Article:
Thursday, 19 April 2012 00:00 Last Updated on Tuesday, 14 June 2016 21:32
Legal - Legal Library
CPP Disability Guide
The National ME/FM Action Network is pleased to provide you with the latest edition of our Canada Pension Plan (CPP) Disability Guide.
Here is additional material related to the CPP-Disability program.
Government employees who review CPP-D applications are provided with documents to guide their work.
- The “Adjudication Framework” examines the criteria of “severe” and ”prolonged”, discusses the relevance of personal characteristics and socio-economic factors, and discusses what is meant by “reasonably satisfied”. http://www.esdc.gc.ca/eng/disability/benefits/framework.shtml
- The Fibromyalgia, Chronic Pain Syndrome, Chronic Fatigue Syndrome and Multiple Chemical Sensitivities Adjudication Reference Tool is not available on the government website but can be found here: CPS CFS Adj Ref Tool
- The guidance document dealing with Non-compliance with Health Care Treatment can be found here: http://mefmaction.com/images/stories/CPP/NoncompliancewithHealthCare.pdf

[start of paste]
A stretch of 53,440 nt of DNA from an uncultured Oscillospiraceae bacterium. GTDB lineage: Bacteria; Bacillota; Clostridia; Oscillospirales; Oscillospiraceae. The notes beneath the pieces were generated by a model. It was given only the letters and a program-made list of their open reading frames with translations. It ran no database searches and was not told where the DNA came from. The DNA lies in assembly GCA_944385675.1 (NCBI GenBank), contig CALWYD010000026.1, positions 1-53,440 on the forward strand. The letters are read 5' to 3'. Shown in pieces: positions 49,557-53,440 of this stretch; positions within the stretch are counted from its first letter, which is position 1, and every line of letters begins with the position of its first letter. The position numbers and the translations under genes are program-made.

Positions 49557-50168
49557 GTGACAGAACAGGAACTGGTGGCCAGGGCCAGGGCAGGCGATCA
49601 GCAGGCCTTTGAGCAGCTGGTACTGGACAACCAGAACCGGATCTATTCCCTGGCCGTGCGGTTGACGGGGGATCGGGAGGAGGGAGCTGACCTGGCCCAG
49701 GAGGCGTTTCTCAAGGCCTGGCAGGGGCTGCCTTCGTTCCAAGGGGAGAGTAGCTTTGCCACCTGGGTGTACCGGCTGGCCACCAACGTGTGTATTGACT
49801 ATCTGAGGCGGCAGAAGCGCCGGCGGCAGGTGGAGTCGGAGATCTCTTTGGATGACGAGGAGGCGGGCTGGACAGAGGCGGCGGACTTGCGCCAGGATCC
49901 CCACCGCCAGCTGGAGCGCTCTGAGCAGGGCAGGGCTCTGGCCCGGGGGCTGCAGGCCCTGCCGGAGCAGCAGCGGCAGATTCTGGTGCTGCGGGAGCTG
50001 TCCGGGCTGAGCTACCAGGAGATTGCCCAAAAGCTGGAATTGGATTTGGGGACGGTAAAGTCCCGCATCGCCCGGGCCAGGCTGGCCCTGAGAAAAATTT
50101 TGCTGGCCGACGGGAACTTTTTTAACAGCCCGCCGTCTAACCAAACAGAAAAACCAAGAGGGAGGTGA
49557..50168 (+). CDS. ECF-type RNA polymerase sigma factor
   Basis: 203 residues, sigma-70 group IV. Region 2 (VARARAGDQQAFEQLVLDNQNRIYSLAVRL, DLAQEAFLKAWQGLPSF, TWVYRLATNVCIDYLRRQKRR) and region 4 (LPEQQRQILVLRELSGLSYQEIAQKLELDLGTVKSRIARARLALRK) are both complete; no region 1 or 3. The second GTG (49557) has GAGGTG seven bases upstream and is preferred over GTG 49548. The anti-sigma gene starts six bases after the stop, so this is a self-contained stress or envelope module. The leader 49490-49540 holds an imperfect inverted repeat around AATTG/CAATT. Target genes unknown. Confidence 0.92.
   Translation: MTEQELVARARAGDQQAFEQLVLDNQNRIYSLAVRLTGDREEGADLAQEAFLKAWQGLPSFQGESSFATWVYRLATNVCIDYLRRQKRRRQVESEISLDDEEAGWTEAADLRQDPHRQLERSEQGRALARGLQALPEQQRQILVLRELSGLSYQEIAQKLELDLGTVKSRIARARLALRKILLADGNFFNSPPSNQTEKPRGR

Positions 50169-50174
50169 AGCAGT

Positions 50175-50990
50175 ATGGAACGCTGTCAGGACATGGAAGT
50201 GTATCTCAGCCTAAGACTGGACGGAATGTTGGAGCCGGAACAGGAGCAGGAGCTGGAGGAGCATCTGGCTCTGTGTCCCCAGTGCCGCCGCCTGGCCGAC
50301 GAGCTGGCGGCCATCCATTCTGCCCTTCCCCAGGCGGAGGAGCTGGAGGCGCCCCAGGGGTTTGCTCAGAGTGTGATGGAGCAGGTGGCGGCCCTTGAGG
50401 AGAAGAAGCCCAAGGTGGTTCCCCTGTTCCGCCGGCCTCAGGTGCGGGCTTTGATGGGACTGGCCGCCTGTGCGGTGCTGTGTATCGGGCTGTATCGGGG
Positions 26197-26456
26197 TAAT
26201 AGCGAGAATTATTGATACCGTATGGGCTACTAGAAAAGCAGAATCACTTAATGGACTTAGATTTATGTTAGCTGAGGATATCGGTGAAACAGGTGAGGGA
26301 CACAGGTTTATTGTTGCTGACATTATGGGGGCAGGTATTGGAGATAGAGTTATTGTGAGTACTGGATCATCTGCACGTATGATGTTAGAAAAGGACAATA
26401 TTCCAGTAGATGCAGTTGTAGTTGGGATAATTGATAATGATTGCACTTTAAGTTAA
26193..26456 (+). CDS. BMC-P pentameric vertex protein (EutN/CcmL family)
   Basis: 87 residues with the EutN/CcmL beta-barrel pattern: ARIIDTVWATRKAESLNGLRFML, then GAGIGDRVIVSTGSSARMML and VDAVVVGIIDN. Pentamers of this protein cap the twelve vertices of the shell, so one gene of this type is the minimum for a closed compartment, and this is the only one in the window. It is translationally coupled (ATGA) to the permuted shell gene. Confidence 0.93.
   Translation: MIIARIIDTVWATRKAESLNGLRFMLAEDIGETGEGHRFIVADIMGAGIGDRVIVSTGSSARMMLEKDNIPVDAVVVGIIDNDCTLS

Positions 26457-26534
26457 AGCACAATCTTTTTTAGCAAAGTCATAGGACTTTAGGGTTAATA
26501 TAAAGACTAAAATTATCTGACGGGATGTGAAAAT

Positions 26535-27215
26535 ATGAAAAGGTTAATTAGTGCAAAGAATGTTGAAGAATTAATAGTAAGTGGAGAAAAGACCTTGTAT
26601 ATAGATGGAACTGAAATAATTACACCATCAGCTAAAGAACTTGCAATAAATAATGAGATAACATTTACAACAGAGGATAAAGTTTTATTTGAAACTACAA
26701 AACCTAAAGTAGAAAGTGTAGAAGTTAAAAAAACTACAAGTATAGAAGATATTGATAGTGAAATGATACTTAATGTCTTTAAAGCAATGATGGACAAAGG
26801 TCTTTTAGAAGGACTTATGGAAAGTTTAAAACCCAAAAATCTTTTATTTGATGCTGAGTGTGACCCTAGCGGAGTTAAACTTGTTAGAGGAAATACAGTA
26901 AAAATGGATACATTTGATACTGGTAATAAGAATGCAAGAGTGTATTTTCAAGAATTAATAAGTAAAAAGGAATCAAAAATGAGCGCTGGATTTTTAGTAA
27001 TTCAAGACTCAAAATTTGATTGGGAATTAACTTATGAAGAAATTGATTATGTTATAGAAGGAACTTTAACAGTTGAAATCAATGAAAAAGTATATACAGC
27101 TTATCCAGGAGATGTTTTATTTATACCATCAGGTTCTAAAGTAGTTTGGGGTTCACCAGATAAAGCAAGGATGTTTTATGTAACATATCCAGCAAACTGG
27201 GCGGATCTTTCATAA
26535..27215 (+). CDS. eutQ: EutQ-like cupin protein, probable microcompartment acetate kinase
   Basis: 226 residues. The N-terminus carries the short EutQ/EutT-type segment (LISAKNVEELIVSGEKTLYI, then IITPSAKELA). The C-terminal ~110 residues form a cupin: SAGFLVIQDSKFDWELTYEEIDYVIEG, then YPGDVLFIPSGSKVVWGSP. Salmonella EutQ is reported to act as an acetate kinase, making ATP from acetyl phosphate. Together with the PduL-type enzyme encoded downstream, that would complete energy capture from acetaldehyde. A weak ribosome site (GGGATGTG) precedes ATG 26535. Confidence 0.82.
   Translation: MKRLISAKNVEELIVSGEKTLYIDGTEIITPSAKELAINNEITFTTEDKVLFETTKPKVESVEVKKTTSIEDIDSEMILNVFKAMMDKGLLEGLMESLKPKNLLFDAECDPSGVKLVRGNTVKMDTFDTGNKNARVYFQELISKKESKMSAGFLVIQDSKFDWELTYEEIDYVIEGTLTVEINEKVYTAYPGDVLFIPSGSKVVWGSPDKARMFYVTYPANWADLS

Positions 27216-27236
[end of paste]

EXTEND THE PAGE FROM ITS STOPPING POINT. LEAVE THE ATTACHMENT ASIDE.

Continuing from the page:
An evaluation of the CPP-Disability program was released in August 2011 and can be found here: http://www.esdc.gc.ca/eng/publications/evaluations/income/2011/january.shtml. The following are some of the findings. Note that the analysis excludes
- Only about two-thirds of working-age Canadians have CPP-D coverage.
- It is hard to qualify for CPP-D, with the approval rate at the initial stage of adjudication averaging only 45%.
- In 2005, 295k Canadians were receiving CPP-D benefits .
- Despite the fact that CPP-D is supposed to be only one element of income support, 12% of CPP-D recipients in a survey said that these payment was their sole source of family income.
- The maximum CPP-D payment in 2005 was $12,123 and the average payment was $10,390.The LICO (low-income cut-off) in 2005 was $14,303 for a single person living in a rural area and $20,778 for a single person living in a large city.
- 60% of a sample of applicants that were denied CPP-D had not returned to gainful employment during a three to four year period following denial, suggesting that many people who are denied payments could be genuinely disabled and incorrectly denied coverage.
- CPP-D was not as large a disincentive to work as had been previously assumed.
Network representatives met with CPP-D program officials in January 2012. Here are notes of that meeting.